The Internet of Things will soon start to find its stride and start to deliver on at least a little bit of that hype we have all been hearing about for years now. Large organizations including local government have started to adapt and adopt IoT. They are really paving the way for smaller companies to learn and implement similar solutions.
Would you pay more for a “Smart Home”?
As we already have seen, consumer IoT is fast growing and is adopted widely, from Amazon Alex to automated security system and more. Smart-home technology is surging and is key to selling and renting homes. Buyers are placing a larger value on “Smart Technology” already being implemented in homes. While smart-home products can fetch a higher sale price for example; 44 percent of millennial buyers say they’re willing to pay an extra $3,000 or more for a home with smart features, according to Coldwell Banker’s 2016 Smart-Home Marketplace Survey!
Still a lack of Understanding
Even with all of this happening, there is still a large lack of understanding of what even construes a “Smart Home”. Clients and buyers are often left to guess or assume that if it’s labeled “Smart Home” it must be a smart home. Honestly, it really does come down to what the buyer thinks of IoT or in this case “Smart homes”. For one person it could simply by a wifi connected thermostat and security system. For others, a home that learns through artificial intelligence what they do, and will eventually do the automation without interference from them. Both are radically different, but again it comes down to the individual’s view of what a “Smart Home” really is.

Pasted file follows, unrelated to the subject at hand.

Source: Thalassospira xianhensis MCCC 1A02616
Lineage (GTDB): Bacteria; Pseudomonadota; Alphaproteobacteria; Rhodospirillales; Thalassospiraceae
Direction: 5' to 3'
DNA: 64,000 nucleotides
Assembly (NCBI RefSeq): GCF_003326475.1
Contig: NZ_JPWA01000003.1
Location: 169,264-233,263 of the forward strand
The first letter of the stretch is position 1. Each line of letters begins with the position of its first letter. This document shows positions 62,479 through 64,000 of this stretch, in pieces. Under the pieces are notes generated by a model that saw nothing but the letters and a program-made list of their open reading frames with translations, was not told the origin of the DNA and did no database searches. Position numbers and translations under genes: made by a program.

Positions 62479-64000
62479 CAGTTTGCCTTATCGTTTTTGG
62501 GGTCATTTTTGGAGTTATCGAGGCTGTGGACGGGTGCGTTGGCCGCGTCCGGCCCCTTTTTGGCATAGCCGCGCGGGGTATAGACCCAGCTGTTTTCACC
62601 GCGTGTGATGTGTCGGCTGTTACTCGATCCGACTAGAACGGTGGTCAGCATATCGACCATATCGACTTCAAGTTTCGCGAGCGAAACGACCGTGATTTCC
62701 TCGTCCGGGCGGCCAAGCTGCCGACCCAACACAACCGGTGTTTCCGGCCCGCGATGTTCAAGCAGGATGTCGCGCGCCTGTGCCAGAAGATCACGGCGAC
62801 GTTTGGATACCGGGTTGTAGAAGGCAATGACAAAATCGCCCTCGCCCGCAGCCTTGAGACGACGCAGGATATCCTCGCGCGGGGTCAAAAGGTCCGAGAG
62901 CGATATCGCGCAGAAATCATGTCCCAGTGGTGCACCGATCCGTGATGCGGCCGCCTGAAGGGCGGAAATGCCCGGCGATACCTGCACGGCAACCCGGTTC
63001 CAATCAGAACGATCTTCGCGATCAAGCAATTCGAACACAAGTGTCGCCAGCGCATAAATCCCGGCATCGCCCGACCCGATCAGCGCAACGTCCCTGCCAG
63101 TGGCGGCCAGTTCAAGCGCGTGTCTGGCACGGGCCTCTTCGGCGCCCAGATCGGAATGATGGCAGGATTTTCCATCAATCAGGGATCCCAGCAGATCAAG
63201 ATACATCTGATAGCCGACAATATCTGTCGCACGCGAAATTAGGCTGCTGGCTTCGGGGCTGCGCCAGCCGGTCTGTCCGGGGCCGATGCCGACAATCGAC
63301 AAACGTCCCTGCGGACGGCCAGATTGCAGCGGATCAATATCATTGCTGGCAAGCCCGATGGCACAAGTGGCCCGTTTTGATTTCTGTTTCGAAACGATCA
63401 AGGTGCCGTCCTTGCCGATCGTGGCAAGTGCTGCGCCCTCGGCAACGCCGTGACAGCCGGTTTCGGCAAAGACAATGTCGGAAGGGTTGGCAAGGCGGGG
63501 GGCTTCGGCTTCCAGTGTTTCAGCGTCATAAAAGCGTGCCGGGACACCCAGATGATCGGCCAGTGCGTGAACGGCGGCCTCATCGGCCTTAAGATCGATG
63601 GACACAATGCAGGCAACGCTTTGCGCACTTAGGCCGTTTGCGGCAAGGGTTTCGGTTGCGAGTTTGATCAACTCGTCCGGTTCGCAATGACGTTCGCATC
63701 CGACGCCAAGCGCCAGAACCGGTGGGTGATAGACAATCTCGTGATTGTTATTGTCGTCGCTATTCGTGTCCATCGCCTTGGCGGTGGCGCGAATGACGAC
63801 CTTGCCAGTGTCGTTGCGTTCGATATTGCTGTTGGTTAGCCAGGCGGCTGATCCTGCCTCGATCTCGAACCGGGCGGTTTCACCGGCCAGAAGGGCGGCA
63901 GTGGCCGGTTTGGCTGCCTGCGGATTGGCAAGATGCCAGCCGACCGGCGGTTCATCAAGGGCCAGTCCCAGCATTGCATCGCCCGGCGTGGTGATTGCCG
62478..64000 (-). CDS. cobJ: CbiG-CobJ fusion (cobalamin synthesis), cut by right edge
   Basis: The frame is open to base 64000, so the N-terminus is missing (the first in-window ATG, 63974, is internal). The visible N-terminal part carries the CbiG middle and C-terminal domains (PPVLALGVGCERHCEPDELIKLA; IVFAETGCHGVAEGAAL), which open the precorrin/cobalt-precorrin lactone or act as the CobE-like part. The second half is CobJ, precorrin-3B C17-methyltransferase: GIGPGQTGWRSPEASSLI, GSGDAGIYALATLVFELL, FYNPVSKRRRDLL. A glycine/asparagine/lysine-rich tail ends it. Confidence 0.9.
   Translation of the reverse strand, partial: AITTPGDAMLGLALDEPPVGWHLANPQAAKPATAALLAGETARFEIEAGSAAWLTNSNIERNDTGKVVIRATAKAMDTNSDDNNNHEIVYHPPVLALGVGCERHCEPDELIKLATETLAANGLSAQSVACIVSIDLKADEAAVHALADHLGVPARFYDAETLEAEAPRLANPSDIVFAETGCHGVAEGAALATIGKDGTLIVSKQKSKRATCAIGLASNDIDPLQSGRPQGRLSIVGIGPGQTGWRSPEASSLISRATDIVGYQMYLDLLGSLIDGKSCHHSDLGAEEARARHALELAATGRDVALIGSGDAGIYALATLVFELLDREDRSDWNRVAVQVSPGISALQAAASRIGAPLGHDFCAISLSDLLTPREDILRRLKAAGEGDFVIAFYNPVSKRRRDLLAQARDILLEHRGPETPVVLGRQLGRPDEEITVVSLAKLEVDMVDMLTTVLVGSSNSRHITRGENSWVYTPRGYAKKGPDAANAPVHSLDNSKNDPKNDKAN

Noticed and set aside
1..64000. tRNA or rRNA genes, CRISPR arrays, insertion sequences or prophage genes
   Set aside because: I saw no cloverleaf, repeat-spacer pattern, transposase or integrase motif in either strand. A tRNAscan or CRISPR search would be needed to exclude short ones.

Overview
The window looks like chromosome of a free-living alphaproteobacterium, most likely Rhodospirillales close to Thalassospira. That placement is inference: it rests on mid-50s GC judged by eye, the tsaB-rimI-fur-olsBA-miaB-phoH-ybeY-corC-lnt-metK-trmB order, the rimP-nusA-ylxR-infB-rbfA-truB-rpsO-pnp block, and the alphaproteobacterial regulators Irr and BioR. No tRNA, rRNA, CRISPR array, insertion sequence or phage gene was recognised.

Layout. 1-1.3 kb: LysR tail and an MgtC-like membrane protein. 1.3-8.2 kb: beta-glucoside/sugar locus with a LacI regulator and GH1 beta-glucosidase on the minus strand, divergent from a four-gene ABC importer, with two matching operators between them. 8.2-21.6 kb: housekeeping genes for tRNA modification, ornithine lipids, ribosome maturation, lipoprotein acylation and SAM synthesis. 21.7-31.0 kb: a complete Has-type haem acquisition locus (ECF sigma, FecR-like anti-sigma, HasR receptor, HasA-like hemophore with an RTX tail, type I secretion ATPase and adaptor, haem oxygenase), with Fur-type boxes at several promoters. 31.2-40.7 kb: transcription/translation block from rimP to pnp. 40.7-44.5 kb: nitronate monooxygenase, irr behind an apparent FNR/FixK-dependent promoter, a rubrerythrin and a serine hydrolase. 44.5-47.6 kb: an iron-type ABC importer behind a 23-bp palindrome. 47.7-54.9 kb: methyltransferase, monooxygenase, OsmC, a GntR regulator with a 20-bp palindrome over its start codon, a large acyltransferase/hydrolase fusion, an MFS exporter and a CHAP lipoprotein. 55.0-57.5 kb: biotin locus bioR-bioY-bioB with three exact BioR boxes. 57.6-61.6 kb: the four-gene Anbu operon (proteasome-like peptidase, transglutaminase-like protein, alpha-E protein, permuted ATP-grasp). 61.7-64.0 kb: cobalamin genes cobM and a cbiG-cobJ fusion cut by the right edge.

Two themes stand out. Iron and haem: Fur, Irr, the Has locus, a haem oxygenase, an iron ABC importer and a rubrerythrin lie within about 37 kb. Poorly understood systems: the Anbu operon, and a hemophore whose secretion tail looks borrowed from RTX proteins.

The Technical Mixup
When setting up a smart-home system many consumers think that if there is just a wifi connection then all will work right out of the box. This is false, yet it’s often not explained very well. When buying all your new smart-home devices, some may use wifi while others use Bluetooth, Thread, Zigbee, or Z-Wave. None of which will talk together, leaving you with problems getting everything set up and automated.
Investing in your own “Smart Home”
Ultimately, if you are investing in setting up your home to be “Smart” you may have to weigh the cost of a DIY or getting a professional to come install your system. When DIY you just need to make sure you fully understand how all the devices will work together, make sure you are buying compatible devices. If hiring a professional, I would hope they understand how to make things talk. When it comes time to sell your “Smart Home” you may see a larger bump in that 44% willing to pay $3,000 or more, boosting your sales price. Hey, who couldn’t use another $3,000+?